Awareness on hiring more ethnic minorities, especially Black women, and offering them leadership roles in organizations have seen a rise following the Black Lives Matter protests that shook the United States in the summer of 2020. Several organizations surveyed their workforce only to find that Black women were very poorly represented in various sectors, particularly in higher ranks.
Since then, some organizations have increased their commitment to employ an ethnically diverse workforce, recognizing the need to prioritize hiring and retaining Black employees. In fact, Black women face a double burden of bias, which prevents them from attaining leadership positions. Organizations should be more aware of this when hiring for top jobs. Below are some suggestions that organizations need to follow while hiring more Black women and members from other ethnic minority backgrounds.
Ensure diversity in your executive team
There has been a lot of talk about the absence of diversity in boardrooms. Of late, even investors are pushing companies to increase women and minority groups’ representation on their board of directors. Recruiting Black women in senior executive positions is what matters most. If you have an all-white management team, it may dissuade Black women from joining your company as they might feel that their opportunities in the organization are fewer. However, when all things are equal, they would choose to join a company that has an ethnically diverse leadership team.
Let your diversity strategy be transparent
If your company’s top leadership does not comprise any member from the Black or other ethnic minority groups, it is all the more important to have a transparent and clear diversity strategy. In fact, the diversity strategy of a company or its absence actually tells a lot about its commitment to diversity. Therefore, it is necessary to have a proper strategy including specific data and targets that shows that the company is serious about its commitment to diversity. This attracts prospective candidates, especially Black women and members of other ethnic communities to join the organization.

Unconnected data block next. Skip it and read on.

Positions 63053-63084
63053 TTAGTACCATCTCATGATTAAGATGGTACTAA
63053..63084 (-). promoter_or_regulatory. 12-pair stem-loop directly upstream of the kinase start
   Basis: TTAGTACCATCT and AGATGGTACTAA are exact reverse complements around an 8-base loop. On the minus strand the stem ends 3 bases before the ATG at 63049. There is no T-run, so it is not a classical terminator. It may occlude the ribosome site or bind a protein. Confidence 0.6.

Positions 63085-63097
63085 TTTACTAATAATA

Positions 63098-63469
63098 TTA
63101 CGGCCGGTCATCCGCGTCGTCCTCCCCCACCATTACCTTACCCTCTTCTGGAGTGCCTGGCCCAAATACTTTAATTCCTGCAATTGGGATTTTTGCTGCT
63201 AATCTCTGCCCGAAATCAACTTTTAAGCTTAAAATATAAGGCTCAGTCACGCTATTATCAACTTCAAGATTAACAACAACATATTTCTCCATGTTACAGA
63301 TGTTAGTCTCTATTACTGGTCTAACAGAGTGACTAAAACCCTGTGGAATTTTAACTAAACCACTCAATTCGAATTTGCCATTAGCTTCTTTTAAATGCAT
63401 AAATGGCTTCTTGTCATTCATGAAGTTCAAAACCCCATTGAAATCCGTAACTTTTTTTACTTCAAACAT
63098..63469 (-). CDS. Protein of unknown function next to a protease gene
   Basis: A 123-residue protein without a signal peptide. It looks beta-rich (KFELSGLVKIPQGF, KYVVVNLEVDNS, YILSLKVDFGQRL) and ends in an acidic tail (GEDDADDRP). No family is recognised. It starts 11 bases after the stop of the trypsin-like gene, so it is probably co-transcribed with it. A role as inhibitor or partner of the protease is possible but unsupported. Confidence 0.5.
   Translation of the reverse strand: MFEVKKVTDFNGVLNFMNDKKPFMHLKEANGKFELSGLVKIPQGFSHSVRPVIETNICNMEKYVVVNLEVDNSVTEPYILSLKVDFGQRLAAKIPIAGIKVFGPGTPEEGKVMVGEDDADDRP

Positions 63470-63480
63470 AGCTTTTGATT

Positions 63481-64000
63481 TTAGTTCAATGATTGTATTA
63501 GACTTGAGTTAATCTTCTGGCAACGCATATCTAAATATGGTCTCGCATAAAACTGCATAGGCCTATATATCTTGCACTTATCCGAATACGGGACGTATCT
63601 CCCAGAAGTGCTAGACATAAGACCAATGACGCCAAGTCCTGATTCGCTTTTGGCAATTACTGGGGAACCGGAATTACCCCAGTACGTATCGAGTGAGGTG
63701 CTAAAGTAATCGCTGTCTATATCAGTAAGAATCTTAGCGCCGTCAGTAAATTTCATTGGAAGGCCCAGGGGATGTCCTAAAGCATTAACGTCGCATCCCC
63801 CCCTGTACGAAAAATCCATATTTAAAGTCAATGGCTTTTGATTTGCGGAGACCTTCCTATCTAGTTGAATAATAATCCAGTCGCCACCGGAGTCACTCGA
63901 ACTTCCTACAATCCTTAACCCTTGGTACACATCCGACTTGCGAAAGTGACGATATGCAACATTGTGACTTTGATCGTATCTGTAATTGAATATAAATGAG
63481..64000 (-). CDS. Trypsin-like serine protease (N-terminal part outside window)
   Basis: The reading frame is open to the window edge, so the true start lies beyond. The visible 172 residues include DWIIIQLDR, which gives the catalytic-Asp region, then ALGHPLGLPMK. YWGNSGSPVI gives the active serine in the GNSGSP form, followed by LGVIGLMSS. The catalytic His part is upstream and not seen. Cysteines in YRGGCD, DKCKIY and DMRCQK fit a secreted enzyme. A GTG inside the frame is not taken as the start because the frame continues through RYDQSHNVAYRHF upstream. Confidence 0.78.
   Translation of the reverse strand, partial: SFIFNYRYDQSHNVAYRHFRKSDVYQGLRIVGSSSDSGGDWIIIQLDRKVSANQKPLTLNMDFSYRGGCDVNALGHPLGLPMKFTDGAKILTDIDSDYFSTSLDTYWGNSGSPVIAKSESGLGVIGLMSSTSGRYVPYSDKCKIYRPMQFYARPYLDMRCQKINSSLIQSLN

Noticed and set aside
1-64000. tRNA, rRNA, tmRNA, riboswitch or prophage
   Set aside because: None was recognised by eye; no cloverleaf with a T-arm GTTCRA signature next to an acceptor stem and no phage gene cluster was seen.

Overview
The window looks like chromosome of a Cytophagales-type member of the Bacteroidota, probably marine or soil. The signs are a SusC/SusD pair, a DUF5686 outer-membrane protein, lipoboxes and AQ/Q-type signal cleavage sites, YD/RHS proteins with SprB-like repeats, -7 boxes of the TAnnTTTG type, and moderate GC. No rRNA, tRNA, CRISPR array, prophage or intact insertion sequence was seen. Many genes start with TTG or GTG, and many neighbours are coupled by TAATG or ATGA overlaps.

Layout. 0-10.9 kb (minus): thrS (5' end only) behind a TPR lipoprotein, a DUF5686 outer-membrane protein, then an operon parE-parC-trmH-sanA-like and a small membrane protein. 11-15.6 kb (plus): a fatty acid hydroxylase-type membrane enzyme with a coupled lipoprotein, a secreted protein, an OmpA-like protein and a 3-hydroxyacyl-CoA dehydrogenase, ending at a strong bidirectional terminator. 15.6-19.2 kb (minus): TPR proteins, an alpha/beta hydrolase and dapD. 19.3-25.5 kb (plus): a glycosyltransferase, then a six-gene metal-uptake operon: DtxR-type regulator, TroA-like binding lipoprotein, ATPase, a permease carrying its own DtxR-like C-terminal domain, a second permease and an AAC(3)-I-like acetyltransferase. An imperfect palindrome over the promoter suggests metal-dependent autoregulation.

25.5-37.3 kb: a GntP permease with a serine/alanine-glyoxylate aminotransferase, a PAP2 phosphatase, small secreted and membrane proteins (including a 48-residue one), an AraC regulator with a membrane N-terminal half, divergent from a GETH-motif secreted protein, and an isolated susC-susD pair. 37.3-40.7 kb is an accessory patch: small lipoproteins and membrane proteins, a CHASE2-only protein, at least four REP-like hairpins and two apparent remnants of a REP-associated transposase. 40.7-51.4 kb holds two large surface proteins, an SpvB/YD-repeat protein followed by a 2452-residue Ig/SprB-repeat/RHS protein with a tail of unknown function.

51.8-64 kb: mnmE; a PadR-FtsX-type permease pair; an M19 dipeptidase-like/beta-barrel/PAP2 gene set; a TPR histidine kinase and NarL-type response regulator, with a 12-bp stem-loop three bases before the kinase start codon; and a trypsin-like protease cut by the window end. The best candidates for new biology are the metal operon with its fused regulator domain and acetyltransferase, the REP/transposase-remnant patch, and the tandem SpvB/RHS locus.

Use professional networks
According to McKinsey’s Women in the Workplace 2020 report, usually, Black women have to wait longer for promotions and they also do not benefit from advocacy and sponsorship. On the other hand, they are subjected to bias and aggressions compared to women from other ethnic groups. In order to tackle these, several professional networks have come up lately to support Black women. In 2019, Black Women in Asset Management, a non-profit network, was set up to help retain as well as ensure the progress of Black women in all areas related to investment. Over the years, a number of such networks have grown in the United States, Europe as well as Latin America to support as well as recruit people from diverse communities.
Have a diverse interview panel
It has been seen that often Black women experience unconscious bias when the hiring managers discount talented candidates to favor people who share their views and characteristics. Such bias is unintentional as we often depend on our background and experiences while determining the “best” candidate is. In such cases, having a diverse hiring panel helps mitigate the impact of any individual unconscious bias. In the absence of any Black member on the interview panel, it is important to consider the race fluency of people conducting interviews. Race fluency is actually the mark to which someone feels easy to talk about his/her race.
Never hire Black women only for diverse roles
While it is encouraging to see more companies hiring Black women and some Black women even reaching leadership positions, it is advisable that colored women should never be hired only for diversity roles. Companies need to put all efforts into finding ethnically diverse aspirants to head their business units and not only to head their diversity mission. At the same time, while appointing people from diverse communities, companies should not make them just a show of tokenism. Instead, it is beneficial for the companies as well as the newly hired people on how the former announces their new hires.
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